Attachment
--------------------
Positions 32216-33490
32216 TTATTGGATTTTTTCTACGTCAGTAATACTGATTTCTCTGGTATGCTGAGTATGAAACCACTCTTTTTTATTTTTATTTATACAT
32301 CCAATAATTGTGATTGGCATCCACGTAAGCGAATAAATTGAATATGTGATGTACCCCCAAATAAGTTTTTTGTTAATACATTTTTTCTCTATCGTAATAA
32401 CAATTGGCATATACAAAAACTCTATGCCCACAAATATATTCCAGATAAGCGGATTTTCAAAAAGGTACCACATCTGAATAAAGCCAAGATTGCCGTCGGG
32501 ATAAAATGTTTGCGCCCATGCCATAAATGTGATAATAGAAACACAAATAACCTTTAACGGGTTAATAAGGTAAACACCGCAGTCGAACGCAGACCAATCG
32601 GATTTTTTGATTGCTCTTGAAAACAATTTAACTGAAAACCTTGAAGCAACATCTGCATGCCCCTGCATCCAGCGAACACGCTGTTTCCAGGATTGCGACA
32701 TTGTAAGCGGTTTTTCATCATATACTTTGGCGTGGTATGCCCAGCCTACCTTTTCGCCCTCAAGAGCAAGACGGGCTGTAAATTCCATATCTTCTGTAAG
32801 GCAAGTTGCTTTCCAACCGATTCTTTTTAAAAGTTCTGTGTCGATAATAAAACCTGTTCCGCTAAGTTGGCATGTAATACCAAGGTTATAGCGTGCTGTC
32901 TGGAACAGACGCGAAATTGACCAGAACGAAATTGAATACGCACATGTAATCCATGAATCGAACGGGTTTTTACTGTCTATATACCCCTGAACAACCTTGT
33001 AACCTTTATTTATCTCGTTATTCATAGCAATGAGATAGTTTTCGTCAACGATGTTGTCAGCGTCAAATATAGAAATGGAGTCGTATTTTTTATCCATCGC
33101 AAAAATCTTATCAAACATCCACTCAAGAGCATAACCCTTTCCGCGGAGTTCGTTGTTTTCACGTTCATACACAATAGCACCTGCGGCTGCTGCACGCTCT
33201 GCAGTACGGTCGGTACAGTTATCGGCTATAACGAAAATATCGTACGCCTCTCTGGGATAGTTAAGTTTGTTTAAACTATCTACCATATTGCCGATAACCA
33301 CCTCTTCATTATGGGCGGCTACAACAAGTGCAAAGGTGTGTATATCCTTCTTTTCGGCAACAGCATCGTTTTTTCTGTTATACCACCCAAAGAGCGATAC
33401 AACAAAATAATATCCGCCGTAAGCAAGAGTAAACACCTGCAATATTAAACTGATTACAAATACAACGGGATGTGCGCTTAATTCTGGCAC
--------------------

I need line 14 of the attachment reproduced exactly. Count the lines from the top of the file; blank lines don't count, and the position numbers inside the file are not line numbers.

33401 AACAAAATAATATCCGCCGTAAGCAAGAGTAAACACCTGCAATATTAAACTGATTACAAATACAACGGGATGTGCGCTTAATTCTGGCAC